In 2014, hydraulic fracturing (“fracking”) remained a hot national topic. Often making headlines, fracking also made its mark in litigation where key battles wound their way through the courts. Reviewing just some legal developments confirms the industry faces unique, sometimes prejudicial, challenges despite continued growth.
For example, the Eighth Circuit’s decision in Hiser v. XTO Energy, 768 F.3d 773, illustrates how extraneous, prejudicial information in the media comes to the jury’s attention and influences litigation. A drilling company appealed an award for damages allegedly caused by vibrations from drilling. During deliberations, the jury asked whether the company was “drilling only or were they also fracking?” One juror stated that earthquakes and other negative impacts “caused” by fracking were also discussed. The jurors largely agreed that a pre-instruction fracking discussion occurred but disagreed about its scope and significance. Finding the trial court’s instruction eliminated the risk of prejudice, the Court of Appeals upheld the verdict.
It is not just negative press causing legal headwinds. High volume natural gas extraction involves a combination of risks and rewards that are ripening into various forms of legal disputes. Most commonly, disputes involve land use, contract and tort-based law and, in 2014, various courts addressed several major issues. Our retrospective aims to provide insight into recent litigation trends and preview remaining, unresolved issues.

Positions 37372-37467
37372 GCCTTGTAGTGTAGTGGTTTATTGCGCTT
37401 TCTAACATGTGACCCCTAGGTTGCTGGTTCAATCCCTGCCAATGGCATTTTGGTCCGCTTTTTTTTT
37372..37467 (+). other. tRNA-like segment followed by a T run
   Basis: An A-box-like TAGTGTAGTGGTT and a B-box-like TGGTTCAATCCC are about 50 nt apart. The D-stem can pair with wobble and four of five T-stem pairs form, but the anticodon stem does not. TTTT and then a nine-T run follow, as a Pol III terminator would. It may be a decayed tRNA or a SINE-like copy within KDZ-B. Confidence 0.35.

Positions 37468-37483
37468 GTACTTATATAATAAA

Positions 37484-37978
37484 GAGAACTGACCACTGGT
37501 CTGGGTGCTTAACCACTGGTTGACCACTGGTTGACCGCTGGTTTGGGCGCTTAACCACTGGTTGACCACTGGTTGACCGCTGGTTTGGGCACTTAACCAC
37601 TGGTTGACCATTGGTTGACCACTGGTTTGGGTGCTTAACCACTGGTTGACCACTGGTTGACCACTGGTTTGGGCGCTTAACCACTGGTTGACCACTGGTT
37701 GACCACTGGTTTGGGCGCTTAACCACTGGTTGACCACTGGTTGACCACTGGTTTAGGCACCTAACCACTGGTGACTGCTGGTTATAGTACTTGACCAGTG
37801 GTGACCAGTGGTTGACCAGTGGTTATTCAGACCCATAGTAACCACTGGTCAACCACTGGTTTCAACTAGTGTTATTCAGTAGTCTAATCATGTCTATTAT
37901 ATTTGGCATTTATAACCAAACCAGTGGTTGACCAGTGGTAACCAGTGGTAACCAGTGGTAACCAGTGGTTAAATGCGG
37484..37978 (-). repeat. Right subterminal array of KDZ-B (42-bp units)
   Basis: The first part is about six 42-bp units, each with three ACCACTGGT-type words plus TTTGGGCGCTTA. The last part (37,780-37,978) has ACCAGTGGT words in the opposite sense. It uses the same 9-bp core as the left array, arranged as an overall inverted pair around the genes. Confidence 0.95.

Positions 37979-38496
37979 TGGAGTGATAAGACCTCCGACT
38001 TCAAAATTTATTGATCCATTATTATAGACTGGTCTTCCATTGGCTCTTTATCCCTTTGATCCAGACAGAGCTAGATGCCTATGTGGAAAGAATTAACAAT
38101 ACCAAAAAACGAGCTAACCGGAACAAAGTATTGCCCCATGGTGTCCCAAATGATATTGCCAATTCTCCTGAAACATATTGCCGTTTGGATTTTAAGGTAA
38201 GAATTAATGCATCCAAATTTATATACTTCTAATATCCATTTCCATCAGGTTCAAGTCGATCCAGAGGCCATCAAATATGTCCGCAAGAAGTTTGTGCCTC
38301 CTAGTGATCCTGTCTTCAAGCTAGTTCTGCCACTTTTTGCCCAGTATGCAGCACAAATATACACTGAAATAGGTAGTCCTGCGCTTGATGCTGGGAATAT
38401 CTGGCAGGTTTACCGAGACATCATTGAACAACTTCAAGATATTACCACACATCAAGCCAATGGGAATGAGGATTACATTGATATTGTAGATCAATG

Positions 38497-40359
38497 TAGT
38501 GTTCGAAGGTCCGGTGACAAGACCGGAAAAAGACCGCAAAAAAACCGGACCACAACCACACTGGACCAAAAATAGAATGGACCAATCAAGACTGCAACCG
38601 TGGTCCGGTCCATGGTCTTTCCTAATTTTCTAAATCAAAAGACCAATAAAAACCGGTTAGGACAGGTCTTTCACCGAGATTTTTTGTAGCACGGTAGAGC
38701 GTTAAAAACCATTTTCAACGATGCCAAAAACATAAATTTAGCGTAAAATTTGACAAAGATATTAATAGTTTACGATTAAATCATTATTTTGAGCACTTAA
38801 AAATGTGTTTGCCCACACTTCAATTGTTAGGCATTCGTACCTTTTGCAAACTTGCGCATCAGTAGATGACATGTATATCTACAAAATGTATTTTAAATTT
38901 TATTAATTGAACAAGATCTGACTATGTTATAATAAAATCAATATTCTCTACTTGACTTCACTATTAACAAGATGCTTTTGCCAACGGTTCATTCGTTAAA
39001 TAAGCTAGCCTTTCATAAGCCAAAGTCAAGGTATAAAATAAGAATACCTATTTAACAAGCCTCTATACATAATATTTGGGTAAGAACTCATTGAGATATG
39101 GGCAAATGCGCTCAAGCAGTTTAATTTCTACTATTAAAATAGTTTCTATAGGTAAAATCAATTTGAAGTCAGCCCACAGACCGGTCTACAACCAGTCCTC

Numerous contracts are involved in natural gas extraction, such as landowner-energy company leases, contractor-subcontractor agreements and insurance contracts. Unsurprisingly, contract disputes dominated 2014 fracking litigation.
For example, in Warren Drilling v. Equitable Production, 2014 WL 1512699, an indemnification provision in a production company-drilling company contract was applied to an underlying water contamination claim advanced by certain landowners. The court determined the contract’s language wherein the producer’s duty to indemnify was plain and consequently was triggered by the contamination claim against the drilling company. The language at issue provided that the production company “shall assume full responsibility for and shall defend, indemnify, and hold Contractor harmless from and against any loss, damage, expense, claim, fine and penalty, demand, or liability for pollution or contamination.”
The contract’s language was not restricted to “loss” or “liability” but extended the producer’s obligation to indemnify any “claim” or “demand.” Based on expert reports that subsurface chemicals caused contamination, the court determined the producer was contractually required to defend and indemnify the drilling company. The court held the provision’s broad language covering “any claim or demand” evidenced intent to expand Pennsylvania’s triggering rule to include potential liability rather than actual legal liability.
Lease length provisions in older landowner-energy company leases were commonly litigated. In fact, New York, Ohio, and Kansas courts each addressed habendum and/or force majeure provisions. These cases illustrate a potential for myriad disputes and the need for unambiguous contract provisions.
For the full article, refer to page 8 in the Spring 2015 issue. https://www.airroc.org/assets/docs/matters/airroc%20matters.%20vol%2011%20no%201%20spring%202015.pdf